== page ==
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Music is a universal language that touches everyone, inspires and connects us, heart-to-heart, in love. An idea in 2009 to form a small ladies’ choir for a meeting of the Sathya Sai International Organisation (SSIO) in Poland blossomed within a couple of years into an international choir of about 45 members from six European countries and India.

Sathya Sai Baba said on 4th July 1968: “Let the different faiths exist, let them flourish. Let the glory of God be sung in all languages and in a variety of tunes.”  He has always emphasised the unity of faiths amongst mankind. Honouring different religious traditions, the Sarva Dharma Choir sings the glory of God in His many names and forms, in several languages.

The choir first performed in Sai Kulwant Hall in Prasanthi Nilayam, the abode of supreme peace, on 20th August 2011. In spite of many setbacks, it was only His grace that made the trip possible for the 126-large group of choristers and their family members.

Since that offering, the choir has performed in several cities in Europe and India. In addition to performances in the Polish cities of Wiezyca (2012), Sopot (2013), Warsaw and Zyrardow (2013), Lodz (2014, 2015 and 2018), Cracow (2015), Suprasi (2015), Grojec (2016), Trzemesnia (2017), Jelenia Gora (2017) and Legionowo (2018), the choir has touched many hearts in the Baltic countries (2014), in Lithuania (2016), and in India at Dharmakshetra, Mumbai (2013, 2015 and 2017) and in Brindavan, Karnataka (2017). The choir returned to present concerts in Prasanthi Nilayam in 2013, 2015 and 2017.

The following programme during a concert in Prasanthi Nilayam on 27th July 2013 typifies the songs of the choir. The theme was Unity Of All Religions and songs were offered in Polish, English, Hebrew, Latvian, Lithuanian and Estonian.

After a dedication to Lord Ganesha, the sweet melody of Om Tat Sat Sri Narayana Tu filled the Sai Kulwant Hall.  This was followed by Abba, Father (a Polish Christian song), Shalu Shalom (a Yiddish/Muslim song), Father, I adore You (from an Evangelical Church), Sai Baba Sai Krishna (a lullaby from Lithuania), Siyahamba, (an exciting African spiritual offering in Swahili), Swejka Maria (an orthodox song on Mother Mary from Latvia), Ivdu Et hashem ba’simha (a Yiddish song), Rami…Rami (a traditional Latvian song), Emma Ma (an Estonian song on Mother Earth), Give me your hand, my brother (in English), and Life is a Challenge (a song based on Bhagawan’s teachings). The concert ended with the Shanti Mantra.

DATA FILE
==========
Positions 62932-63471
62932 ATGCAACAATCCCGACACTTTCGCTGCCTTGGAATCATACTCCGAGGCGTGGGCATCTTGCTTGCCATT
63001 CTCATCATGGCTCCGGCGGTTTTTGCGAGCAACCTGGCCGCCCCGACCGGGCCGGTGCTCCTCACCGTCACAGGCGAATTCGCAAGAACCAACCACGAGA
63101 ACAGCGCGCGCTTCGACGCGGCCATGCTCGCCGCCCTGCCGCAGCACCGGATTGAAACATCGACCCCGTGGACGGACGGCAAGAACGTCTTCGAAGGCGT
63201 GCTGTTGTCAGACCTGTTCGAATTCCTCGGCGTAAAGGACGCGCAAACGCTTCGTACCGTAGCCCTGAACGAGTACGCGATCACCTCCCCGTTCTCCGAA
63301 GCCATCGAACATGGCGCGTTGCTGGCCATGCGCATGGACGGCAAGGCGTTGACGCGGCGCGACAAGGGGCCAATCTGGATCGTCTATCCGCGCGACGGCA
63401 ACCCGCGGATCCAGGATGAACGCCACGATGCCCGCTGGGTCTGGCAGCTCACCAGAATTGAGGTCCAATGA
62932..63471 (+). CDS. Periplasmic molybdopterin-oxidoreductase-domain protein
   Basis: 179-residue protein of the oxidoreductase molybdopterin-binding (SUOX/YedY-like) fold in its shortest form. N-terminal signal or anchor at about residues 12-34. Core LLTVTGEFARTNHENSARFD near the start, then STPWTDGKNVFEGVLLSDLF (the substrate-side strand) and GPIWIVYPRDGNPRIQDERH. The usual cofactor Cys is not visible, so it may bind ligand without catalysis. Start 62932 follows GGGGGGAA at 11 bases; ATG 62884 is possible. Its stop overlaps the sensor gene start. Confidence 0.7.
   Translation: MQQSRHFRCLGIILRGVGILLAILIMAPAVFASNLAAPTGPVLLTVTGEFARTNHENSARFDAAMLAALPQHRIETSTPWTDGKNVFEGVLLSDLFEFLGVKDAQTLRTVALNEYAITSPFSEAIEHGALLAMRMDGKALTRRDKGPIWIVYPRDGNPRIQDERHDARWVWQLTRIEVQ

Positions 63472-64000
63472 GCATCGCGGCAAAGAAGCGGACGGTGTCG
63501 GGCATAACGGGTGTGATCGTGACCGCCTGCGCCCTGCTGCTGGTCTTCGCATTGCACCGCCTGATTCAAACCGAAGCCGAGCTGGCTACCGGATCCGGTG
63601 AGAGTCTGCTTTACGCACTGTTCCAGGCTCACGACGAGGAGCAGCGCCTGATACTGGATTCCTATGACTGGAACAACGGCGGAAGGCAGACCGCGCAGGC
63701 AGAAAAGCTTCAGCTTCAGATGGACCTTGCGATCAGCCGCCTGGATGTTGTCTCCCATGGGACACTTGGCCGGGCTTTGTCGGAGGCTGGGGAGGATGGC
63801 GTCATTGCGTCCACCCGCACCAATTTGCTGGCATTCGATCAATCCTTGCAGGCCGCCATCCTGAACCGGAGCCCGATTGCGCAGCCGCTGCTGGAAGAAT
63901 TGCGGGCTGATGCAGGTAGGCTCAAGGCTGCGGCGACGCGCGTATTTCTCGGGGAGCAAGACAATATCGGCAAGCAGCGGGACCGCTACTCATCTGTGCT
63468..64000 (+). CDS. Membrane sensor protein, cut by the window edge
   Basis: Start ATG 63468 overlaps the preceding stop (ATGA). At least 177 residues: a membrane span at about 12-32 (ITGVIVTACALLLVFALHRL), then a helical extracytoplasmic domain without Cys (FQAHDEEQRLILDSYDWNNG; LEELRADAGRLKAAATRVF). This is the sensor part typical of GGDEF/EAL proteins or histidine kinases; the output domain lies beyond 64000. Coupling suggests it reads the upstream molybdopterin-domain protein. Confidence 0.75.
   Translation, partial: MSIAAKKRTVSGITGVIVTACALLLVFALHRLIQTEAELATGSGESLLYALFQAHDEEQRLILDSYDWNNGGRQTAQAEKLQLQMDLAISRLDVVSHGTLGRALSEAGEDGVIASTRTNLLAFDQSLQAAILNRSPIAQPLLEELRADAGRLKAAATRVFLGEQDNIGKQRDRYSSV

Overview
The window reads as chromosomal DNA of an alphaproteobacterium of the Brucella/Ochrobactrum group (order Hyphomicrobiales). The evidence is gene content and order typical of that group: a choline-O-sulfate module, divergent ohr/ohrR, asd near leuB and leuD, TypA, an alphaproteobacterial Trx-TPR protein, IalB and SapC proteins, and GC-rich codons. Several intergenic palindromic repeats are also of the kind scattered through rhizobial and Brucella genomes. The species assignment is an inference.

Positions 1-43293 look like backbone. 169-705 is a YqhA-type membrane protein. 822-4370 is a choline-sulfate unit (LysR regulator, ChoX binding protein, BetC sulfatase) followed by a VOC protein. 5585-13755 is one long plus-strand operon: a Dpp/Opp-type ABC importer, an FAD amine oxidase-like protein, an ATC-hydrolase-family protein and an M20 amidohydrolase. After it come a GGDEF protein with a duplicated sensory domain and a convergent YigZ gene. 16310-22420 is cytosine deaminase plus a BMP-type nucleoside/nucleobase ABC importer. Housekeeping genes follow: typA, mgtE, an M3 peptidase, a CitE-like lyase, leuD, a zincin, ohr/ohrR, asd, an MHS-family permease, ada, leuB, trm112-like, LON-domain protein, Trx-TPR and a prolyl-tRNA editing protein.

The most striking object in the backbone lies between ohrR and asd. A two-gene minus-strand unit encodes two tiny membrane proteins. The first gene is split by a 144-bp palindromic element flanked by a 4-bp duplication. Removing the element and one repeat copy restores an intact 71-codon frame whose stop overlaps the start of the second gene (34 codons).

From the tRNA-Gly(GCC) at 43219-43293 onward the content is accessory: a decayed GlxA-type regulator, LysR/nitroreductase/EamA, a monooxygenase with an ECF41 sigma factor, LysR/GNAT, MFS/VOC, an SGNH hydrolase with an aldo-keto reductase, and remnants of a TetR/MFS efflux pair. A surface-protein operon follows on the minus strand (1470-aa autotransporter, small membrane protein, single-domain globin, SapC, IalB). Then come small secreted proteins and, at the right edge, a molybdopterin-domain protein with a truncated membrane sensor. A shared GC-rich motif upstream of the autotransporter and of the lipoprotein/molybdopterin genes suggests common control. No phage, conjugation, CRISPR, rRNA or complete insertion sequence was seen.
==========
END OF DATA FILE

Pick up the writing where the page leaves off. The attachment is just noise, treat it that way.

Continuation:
Wherever they have performed, the choir has been received with great joy and enthusiasm. The glory of the songs has even moved a divided family from Belarus to forgive each other for past hurts.

In a touching incident, once the choir inspired an elderly lady from the audience to offer her own valuable necklace of a ‘Swarovski cat’ from around her neck. When the gift was refused, the lady said: “I’m 80 years old … I have never in my life heard such beautiful lessons about spirituality and love. This is the best that I have with me. You cannot refuse!”

The journey has not always been easy but for members of the choir, their participation is their sadhana (spiritual practice). Sathya Sai Baba’s guidance and support sustains the amazing journey of the Sarva Dharma Choir in its 10th anniversary year as they promote love and unity among different faiths and nationalities around the world.